VascodaGama's picture
VascodaGama
Posts: 2958
Joined: Nov 2010

Your question is intriguing as it depends in the country where you live. In Europe, both specialists, the dentist and the oral surgeon know how to diagnose OJ, however, only the surgeon (who has a degree in medicine and dentistry) can treat OJ issues.

My wife was diagnosed with OJ by her dentist one year ago. She needs bone restructuring at the jaw but due to the high loss (osteoporosis grade) it may be futile to get bone replacement (done by a surgeon) for staking loosed tooth. All she can do is to prevent further deterioration avoiding bone loss via diet and physical exercises. Mouth hygiene is very important to avoid infection that would also affect the OJ issues. Unfortunately she was late in knowing about this risk caused by her continuous use of Fosamax (bisphosphanate) since menaupose. She now takes a lower dose intermittently with long OFF drug periods. Her smile is still nice but with some dark spots.

Regarding the above comments on the OJ issue by survivors, you must understand that we here are not doctors. Our recommendations are solo based on own experience or on researches we come across along the years as continuing patients.

VG 

jullo234
Posts: 27
Joined: Oct 2016

I understand you are not doctors just very well informed.

This site has provided me with information I could not find elsewhere and for that I am most appreciative .

Old Salt
Posts: 720
Joined: Aug 2014

Just wanted to mention that a patient discharged from cardiac surgery typically gets orders to take certain drugs to minimize further cardiac problems. It is very important that the patient follows up and takes the medications as prescribed UNLESS there are serious issues such as interactions with the drugs associated with the prostate cancer therapy.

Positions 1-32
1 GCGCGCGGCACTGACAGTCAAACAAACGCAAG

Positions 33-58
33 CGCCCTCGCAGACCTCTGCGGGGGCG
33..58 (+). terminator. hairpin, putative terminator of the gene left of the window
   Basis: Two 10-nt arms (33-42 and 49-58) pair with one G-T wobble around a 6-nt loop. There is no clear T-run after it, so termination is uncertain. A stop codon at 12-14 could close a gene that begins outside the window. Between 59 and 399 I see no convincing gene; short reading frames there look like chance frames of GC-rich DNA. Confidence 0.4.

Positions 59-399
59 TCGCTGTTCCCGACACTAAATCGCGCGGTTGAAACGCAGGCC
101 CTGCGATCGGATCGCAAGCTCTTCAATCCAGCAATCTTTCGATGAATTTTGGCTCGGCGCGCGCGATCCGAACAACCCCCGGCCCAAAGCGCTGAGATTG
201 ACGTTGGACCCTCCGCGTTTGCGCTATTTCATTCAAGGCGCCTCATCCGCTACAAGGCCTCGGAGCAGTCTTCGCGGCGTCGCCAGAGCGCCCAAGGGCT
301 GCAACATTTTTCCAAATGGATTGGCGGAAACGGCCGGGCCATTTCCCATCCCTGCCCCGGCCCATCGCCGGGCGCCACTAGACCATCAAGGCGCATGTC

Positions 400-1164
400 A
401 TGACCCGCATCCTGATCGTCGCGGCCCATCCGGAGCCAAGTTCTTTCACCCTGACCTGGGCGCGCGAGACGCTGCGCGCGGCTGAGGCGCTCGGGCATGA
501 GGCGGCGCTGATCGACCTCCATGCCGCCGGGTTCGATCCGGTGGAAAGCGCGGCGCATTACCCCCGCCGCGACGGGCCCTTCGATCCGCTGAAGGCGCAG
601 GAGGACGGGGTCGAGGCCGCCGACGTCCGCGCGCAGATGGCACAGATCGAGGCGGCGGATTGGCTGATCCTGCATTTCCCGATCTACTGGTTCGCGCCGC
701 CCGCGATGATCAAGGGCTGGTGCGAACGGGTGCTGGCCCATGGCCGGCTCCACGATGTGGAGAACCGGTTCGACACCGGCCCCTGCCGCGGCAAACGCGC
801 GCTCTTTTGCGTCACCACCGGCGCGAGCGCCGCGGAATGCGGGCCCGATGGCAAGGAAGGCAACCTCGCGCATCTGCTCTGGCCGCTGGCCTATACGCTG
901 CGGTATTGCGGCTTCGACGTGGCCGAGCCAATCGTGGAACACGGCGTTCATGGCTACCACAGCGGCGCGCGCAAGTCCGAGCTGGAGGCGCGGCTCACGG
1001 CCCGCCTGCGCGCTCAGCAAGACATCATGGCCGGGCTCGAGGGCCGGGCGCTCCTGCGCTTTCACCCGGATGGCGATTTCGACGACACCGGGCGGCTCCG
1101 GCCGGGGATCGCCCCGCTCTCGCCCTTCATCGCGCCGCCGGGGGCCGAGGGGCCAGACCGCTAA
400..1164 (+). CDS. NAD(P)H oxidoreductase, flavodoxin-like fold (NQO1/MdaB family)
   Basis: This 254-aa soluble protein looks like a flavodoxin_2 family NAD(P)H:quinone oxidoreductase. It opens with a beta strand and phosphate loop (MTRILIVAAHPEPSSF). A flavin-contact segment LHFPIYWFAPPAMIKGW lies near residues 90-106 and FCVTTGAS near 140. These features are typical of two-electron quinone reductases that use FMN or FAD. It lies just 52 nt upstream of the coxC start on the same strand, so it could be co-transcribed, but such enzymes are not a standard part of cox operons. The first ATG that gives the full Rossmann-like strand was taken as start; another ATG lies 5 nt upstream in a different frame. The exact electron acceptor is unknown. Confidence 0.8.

A recent study published in the medical literature indicates that many cardiac patients do not follow up long-term.

jullo234
Posts: 27
Joined: Oct 2016

So now it is October and the jaw issues have never gone away but only gotten worse.

My question is , does any Dr. have the answers or diagnosis ?

Oral surgeons at VA in Boston said wait and see .

now he's starting to slowly unwind from lack of sleep and pain.

is there a Dr in the US that knowns how to treat this problem - more infection 

and now exposed bone?  No Dr here seems to have any answer and he is now 

beginning to lose hope . 

As always , thank you .

julia

VascodaGama's picture
VascodaGama
Posts: 2958
Joined: Nov 2010

Julia

I am sorry for the condition. You may want discussing the problem with a neuro surgeon. If the pain has became unberable that he can not sleep, etc, then he needs some drastic measures such as cutting the nerve or part of it in the jaw. Surely this will affect the way he feels when eating. He may lose sensation on the temperature of the food.

Research the field in neurosurgery.

Best wishes.

VG

jullo234
Posts: 27
Joined: Oct 2016

I will do so. Thank you for responding .

Julia